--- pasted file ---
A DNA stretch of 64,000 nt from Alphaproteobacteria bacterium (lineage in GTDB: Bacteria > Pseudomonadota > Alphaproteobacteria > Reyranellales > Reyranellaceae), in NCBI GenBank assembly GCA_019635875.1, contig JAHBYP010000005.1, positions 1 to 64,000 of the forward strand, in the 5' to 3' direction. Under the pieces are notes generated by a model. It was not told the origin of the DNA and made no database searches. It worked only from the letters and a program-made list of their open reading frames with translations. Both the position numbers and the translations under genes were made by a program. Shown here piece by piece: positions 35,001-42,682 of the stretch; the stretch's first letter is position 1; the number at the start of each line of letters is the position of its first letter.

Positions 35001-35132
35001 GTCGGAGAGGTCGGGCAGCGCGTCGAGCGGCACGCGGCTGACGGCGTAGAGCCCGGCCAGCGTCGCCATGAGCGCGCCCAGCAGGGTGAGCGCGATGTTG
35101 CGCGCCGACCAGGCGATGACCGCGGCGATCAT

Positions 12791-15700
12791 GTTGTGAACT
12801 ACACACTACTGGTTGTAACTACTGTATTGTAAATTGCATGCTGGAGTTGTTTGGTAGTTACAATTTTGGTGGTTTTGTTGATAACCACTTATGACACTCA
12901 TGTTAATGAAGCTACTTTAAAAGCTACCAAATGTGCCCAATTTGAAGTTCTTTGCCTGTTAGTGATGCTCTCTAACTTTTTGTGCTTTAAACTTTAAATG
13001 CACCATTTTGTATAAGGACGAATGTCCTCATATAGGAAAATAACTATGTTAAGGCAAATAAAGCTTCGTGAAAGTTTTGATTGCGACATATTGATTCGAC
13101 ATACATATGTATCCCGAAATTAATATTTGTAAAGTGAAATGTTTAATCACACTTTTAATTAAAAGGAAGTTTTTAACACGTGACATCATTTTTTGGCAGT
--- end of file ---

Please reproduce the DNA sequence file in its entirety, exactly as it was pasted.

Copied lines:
A DNA stretch of 64,000 nt from Alphaproteobacteria bacterium (lineage in GTDB: Bacteria > Pseudomonadota > Alphaproteobacteria > Reyranellales > Reyranellaceae), in NCBI GenBank assembly GCA_019635875.1, contig JAHBYP010000005.1, positions 1 to 64,000 of the forward strand, in the 5' to 3' direction. Under the pieces are notes generated by a model. It was not told the origin of the DNA and made no database searches. It worked only from the letters and a program-made list of their open reading frames with translations. Both the position numbers and the translations under genes were made by a program. Shown here piece by piece: positions 35,001-42,682 of the stretch; the stretch's first letter is position 1; the number at the start of each line of letters is the position of its first letter.

Positions 35001-35132
35001 GTCGGAGAGGTCGGGCAGCGCGTCGAGCGGCACGCGGCTGACGGCGTAGAGCCCGGCCAGCGTCGCCATGAGCGCGCCCAGCAGGGTGAGCGCGATGTTG
35101 CGCGCCGACCAGGCGATGACCGCGGCGATCAT

Positions 12791-15700
12791 GTTGTGAACT
12801 ACACACTACTGGTTGTAACTACTGTATTGTAAATTGCATGCTGGAGTTGTTTGGTAGTTACAATTTTGGTGGTTTTGTTGATAACCACTTATGACACTCA
12901 TGTTAATGAAGCTACTTTAAAAGCTACCAAATGTGCCCAATTTGAAGTTCTTTGCCTGTTAGTGATGCTCTCTAACTTTTTGTGCTTTAAACTTTAAATG
13001 CACCATTTTGTATAAGGACGAATGTCCTCATATAGGAAAATAACTATGTTAAGGCAAATAAAGCTTCGTGAAAGTTTTGATTGCGACATATTGATTCGAC
13101 ATACATATGTATCCCGAAATTAATATTTGTAAAGTGAAATGTTTAATCACACTTTTAATTAAAAGGAAGTTTTTAACACGTGACATCATTTTTTGGCAGT